(RxWiki News) Researchers have long pondered whether it might be possible to predict the likelihood that someone will survive a heart attack. Certain traits may be good predictors.
Certain traits among heart attack patients such as race or ethnicity, hypertension, heart rate and body mass index may help differentiate which patients are likely to survive a heart attack.
"Talk to your cardiologist about your heart attack risk."
Dr. Elsayed Z. Soliman, director of the Epidemiological Cardiology Research Center at Wake Forest Baptist Medical Center and lead author of the study, said that for some patients their first attack attack may be their last, which makes it particularly important that doctors find ways to prevent an initial heart attack from occurring.
Dr. Soliman said between 230,000 and 325,000 in the United States die from sudden cardiac death each year, many as a result of coronary artery disease.
Because sudden cardiac death often occurs before patients make it to a hospital, identifying predictors to separate the risk of sudden cardiac death from heart attacks that are not immediately fatal could be a first step in prevention, Dr. Soliman said.
A research team examined data from two large U.S. cardiovascular studies including the Atherosclerosis Risk in Communities and the Cardiovascular Health Study, reviewing records for more than 18,000 patients. After looking at the common risk factors for coronary heart disease and the competing risk of sudden cardiac death with coronary heart disease, they discovered several predictors regarding survival.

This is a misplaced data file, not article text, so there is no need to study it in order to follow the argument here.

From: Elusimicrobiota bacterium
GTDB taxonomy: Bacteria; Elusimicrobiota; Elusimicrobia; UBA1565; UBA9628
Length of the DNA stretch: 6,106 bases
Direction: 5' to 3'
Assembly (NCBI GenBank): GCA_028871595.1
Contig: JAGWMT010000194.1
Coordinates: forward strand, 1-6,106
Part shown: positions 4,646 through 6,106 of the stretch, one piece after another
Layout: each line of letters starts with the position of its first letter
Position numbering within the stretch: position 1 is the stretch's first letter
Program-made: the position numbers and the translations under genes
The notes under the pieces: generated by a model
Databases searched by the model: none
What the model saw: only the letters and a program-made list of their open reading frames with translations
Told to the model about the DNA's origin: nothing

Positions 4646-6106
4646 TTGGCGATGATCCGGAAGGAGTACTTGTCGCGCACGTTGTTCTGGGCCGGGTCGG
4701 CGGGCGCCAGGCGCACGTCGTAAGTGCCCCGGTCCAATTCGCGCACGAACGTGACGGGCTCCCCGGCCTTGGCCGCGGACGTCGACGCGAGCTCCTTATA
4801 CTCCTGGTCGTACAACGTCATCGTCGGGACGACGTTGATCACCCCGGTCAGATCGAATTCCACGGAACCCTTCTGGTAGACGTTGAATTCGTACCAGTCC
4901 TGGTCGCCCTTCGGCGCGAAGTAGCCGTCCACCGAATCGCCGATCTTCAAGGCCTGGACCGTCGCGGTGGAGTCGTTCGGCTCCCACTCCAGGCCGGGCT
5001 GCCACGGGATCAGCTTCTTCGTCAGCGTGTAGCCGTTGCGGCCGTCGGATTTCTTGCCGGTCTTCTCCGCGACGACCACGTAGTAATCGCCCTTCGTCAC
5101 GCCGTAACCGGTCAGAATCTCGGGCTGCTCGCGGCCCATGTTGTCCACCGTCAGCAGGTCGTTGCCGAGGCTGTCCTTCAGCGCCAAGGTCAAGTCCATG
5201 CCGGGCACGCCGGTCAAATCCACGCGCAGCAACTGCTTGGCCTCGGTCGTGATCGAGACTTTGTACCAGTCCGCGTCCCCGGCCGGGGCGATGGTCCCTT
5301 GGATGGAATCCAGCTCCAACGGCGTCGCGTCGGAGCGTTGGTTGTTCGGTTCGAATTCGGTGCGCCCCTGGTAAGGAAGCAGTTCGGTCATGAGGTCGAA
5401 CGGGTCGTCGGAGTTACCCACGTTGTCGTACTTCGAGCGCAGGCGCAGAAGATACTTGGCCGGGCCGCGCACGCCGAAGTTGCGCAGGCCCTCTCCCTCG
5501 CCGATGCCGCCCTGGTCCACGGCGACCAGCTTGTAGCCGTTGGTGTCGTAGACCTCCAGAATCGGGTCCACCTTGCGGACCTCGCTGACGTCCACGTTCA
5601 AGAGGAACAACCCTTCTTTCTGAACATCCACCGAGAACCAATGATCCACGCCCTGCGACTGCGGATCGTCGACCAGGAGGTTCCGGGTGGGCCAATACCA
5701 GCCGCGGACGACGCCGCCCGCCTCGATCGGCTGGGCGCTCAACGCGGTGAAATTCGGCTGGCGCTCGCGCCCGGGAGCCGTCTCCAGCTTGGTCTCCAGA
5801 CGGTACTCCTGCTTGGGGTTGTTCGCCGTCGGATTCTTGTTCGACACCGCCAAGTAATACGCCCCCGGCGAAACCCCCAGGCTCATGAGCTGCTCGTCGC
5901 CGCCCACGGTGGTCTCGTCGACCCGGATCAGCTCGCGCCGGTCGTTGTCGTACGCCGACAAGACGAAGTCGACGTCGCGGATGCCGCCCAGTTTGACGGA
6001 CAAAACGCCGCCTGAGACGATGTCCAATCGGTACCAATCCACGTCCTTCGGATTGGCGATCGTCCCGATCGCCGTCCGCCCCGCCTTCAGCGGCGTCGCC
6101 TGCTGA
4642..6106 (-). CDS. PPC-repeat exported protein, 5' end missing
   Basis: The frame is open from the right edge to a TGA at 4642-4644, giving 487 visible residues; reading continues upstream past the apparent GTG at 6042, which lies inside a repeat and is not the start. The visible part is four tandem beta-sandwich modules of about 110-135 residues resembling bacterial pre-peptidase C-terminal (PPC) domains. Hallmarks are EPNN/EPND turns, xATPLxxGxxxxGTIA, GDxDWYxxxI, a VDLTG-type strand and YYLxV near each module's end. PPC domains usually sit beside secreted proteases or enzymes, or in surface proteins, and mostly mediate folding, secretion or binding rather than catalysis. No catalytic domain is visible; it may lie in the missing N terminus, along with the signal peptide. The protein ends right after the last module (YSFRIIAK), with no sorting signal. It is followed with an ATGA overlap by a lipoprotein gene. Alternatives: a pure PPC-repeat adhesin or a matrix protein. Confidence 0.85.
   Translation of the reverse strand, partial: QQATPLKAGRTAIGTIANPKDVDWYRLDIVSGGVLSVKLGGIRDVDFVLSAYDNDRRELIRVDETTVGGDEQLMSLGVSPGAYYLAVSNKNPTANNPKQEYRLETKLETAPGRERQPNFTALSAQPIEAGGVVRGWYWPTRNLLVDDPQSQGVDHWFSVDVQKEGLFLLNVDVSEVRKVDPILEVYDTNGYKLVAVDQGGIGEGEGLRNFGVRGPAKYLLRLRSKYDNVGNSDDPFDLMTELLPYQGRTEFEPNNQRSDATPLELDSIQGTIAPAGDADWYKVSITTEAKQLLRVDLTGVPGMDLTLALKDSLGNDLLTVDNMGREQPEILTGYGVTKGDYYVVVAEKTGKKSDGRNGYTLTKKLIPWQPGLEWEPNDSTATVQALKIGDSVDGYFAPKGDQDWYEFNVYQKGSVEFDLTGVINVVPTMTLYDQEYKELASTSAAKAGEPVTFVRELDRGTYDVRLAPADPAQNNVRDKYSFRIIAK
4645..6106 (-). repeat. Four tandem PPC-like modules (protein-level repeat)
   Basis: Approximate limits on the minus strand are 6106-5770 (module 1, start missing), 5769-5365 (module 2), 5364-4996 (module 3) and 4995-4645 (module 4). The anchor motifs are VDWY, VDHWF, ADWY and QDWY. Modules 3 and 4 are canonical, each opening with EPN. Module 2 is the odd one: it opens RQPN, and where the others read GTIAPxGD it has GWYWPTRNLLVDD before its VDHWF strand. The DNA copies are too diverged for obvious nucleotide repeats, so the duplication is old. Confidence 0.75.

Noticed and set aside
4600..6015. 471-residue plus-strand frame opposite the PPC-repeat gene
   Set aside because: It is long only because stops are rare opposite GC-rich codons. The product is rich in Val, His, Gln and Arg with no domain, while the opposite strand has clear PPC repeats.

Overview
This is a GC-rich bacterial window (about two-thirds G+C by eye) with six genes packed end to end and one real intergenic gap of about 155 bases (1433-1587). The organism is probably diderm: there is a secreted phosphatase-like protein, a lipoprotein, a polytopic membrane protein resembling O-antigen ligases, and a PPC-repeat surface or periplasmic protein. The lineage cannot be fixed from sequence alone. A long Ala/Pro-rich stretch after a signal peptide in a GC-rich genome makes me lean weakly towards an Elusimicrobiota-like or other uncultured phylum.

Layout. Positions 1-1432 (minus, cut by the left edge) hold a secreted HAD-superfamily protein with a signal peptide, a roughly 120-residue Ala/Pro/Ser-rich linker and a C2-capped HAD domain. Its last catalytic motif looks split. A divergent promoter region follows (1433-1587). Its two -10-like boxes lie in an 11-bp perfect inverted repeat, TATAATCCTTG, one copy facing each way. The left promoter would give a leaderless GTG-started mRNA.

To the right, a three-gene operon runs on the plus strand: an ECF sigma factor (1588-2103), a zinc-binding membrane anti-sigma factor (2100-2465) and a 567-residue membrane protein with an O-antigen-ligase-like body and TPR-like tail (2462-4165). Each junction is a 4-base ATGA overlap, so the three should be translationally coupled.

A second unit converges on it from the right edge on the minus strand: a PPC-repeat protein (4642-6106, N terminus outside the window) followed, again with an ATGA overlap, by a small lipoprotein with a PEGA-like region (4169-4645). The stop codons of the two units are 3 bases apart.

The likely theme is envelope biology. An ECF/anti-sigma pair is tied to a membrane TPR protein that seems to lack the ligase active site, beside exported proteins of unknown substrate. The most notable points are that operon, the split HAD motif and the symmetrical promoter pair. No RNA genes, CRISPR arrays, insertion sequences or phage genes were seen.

Those that are black were considered to be at a high risk of sudden cardiac death, but a lower risk of coronary heart disease. Hypertension and increased heart rate were stronger predictors of a high risk of sudden cardiac death compared to coronary artery disease.
Individuals with an extremely high or low body mass index were considered at an increased risk of sudden cardiac death, but not coronary artery disease. Additional technical ECG report traits also could predict a higher risk of sudden cardiac death.
Dr. Soliman said that if the study results are confirmed through additional research, it could give doctors a way to identify who is at a greater risk of dying suddenly following a heart attack. This could result in establishing a group of patients suitable for early intervention, including risk factor monitoring, such as weight maintenance and blood pressure oversight.
The study was published in journal Heart.